Multifunctional polymer and polymer-hybrid nanoparticles for triggered drug release and potent combined photothermal-chemotherapy
Date of Issue2016
School of Physical and Mathematical Sciences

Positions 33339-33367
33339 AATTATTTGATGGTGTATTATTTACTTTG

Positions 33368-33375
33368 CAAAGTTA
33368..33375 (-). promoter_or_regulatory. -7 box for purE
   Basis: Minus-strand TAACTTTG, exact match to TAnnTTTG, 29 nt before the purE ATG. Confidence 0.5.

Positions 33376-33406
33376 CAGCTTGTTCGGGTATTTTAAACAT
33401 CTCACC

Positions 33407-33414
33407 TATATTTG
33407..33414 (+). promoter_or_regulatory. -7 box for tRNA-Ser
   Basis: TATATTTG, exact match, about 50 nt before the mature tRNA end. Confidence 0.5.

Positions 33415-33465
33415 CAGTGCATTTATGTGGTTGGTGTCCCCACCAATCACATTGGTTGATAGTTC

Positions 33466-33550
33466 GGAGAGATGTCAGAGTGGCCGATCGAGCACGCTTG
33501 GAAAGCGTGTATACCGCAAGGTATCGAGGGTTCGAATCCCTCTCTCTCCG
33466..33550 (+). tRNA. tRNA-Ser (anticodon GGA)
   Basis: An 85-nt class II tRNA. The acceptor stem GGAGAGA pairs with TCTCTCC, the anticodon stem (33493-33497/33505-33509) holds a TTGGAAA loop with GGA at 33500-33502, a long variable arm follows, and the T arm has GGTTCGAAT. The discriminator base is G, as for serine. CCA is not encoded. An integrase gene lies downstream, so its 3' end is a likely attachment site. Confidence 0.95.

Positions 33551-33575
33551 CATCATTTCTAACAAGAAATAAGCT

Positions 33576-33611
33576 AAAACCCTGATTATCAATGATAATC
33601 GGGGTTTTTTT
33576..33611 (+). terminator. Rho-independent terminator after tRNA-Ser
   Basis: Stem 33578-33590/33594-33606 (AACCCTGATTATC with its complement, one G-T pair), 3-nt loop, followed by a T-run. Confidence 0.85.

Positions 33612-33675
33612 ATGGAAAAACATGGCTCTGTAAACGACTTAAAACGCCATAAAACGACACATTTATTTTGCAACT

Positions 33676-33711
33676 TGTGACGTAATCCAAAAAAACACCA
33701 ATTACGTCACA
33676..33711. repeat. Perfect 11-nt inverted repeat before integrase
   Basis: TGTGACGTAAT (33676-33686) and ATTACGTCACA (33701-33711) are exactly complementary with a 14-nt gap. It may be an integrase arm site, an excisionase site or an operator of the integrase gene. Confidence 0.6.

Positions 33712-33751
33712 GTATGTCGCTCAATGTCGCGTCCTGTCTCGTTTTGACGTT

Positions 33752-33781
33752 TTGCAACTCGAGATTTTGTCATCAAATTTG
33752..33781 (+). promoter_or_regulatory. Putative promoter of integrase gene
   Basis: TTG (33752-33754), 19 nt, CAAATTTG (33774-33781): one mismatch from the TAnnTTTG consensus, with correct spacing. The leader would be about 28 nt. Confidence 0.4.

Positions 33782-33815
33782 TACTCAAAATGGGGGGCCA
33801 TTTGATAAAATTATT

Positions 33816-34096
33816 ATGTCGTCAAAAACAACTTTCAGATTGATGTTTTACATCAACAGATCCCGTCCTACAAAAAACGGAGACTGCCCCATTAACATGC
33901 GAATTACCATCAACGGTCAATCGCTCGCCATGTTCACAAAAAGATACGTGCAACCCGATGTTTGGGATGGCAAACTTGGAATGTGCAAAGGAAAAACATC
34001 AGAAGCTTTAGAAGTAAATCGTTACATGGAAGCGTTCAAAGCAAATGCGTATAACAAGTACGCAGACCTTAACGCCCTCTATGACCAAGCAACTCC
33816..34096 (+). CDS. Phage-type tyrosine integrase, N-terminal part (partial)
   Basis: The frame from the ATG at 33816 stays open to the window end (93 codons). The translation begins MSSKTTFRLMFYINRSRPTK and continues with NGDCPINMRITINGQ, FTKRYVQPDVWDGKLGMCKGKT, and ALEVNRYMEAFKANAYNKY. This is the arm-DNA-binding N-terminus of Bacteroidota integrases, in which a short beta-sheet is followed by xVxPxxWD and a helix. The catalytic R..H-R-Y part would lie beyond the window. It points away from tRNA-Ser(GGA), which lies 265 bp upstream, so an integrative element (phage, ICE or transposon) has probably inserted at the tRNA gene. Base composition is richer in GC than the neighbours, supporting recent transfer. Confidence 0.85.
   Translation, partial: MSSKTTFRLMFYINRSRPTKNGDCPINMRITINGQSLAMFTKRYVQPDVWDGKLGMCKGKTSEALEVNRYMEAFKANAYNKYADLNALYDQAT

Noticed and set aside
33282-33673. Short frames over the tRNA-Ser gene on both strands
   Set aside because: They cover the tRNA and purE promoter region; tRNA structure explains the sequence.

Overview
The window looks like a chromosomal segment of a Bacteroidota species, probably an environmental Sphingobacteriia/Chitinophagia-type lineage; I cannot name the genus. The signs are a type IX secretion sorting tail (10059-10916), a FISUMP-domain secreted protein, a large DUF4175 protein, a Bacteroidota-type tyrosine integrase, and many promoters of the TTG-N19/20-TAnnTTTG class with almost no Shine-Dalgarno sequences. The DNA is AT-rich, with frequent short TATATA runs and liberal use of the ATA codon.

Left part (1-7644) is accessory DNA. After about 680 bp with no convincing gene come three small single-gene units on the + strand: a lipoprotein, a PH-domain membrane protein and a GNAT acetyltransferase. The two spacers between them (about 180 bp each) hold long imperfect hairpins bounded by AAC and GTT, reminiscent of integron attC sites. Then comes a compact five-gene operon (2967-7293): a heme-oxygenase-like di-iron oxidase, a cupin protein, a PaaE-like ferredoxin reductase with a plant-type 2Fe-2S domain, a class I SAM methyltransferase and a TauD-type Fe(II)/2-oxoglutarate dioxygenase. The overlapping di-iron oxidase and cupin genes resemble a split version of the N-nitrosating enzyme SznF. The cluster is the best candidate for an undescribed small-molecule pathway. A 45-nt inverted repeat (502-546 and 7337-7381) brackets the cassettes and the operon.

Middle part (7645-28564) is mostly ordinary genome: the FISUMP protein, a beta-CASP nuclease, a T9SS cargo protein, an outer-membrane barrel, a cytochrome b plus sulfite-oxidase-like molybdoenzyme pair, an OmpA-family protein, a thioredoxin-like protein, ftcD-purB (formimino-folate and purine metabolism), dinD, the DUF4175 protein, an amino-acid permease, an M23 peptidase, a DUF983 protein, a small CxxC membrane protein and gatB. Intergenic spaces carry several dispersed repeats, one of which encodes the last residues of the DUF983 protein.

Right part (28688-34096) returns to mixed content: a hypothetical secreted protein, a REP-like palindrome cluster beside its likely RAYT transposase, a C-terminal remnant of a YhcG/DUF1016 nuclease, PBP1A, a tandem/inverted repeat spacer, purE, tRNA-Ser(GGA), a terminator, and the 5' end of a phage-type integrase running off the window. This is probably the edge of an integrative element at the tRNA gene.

Various polymer based nanoparticles have been developed and explored as therapeutic nanovehicles for the treatment of cancer. In an effort to reduce the side effects and minimize the undesirable damage to normal tissues, the drug molecules could be incorporated into these nanocarriers by physical loading or covalent conjugation and successfully delivered into the tumor sites and cancer cells. However, traditional polymeric drug delivery system suffers the slow drug release inside tumor tissues or cancer cells, which might compromise its ultimate therapeutic effects. Thus, tremendous efforts have been put forward by the researchers to develop stimulus-responsive polymeric nanomedicine that achieve burst drug release in response to biological or external triggers. In view of the above, the primary focus of my research is to design, synthesize and characterize multifunctional stimulus-responsive polymer and polymer-hybrid nanovehicles encapsulation of therapeutic agents including anticancer drug and photothermal dye for the triggered drug release and combined photothermal-chemotherapy. In Chapter 2, we aim to prepare multifunctional hollow mesoporous silica nanoparticles (HMSNs) with the polymer coating, which achieved the triggered release of the encapsulated drug molecules under three stimuli independently. By modification of HMSNs with initiating group, pH responsive poly(2-(diethylamino)-ethyl methacrylate) (PDEAEMA) was grafted onto the surface with both reduction cleavable disulfide bond and UV-cleavable o-nitrobenzyl ester linkage. Doxorubicin (DOX) was easily loaded into the polymer-hybrids and quickly released in response to the triggers such as acidic environment, reducing agent or UV irradiation. Despite chemotherapy being the leading therapeutic method for the treatment of cancer, the concept of combination therapy has been further put forward to ensure therapeutic efficacy for cancer. Hence, in chapter 3, we utilized the polymeric DOX prodrug coated HMSNs to load the photothermal dye IR825 for the combined photothermal-chemotherapy. DOX was covalently immobilized on the grafted polymer coating via acid-cleavable hydrazone linkage while released efficiently under weak acidic endo/lysosomal environment. Besides, the hollow space of nanohybrids could also retain NIR absorbing dye IR825 at high loading content for the effective photothermal therapy. In vitro cell studies further demonstrated that the nanohybrids were endocytosed by HeLa cancer cells effectively and anticancer activity was significantly improved by NIR irradiation. Folic acid can bind to numerous types of cancer cells with over-expressed folate receptors and enhance the selectivity and efficiency of drug delivery. In chapter 4, we fabricated the folic acid functionalized polymeric prodrug micelles to load photothermal dye IR825 for the combination therapy. The resulting dye loaded micelles showed excellent colloidal stability and monodispersity in aqueous solutions. Specifically, the conjugated DOX could be efficiently released in response to acidic environment. In addition, the encapsulated dye could convert the NIR irradiation into heat energy with high efficiency, making the self-assembled micelles an effective candidate for photothermal therapy. Significant tumor regression was also observed in the zebrafish liver hyperplasia model after combination therapy. Thus, these as-prepared polymer and polymer-hybrid nanocarriers may provide new insight in cancer treatment with unprecedented therapeutic outcomes.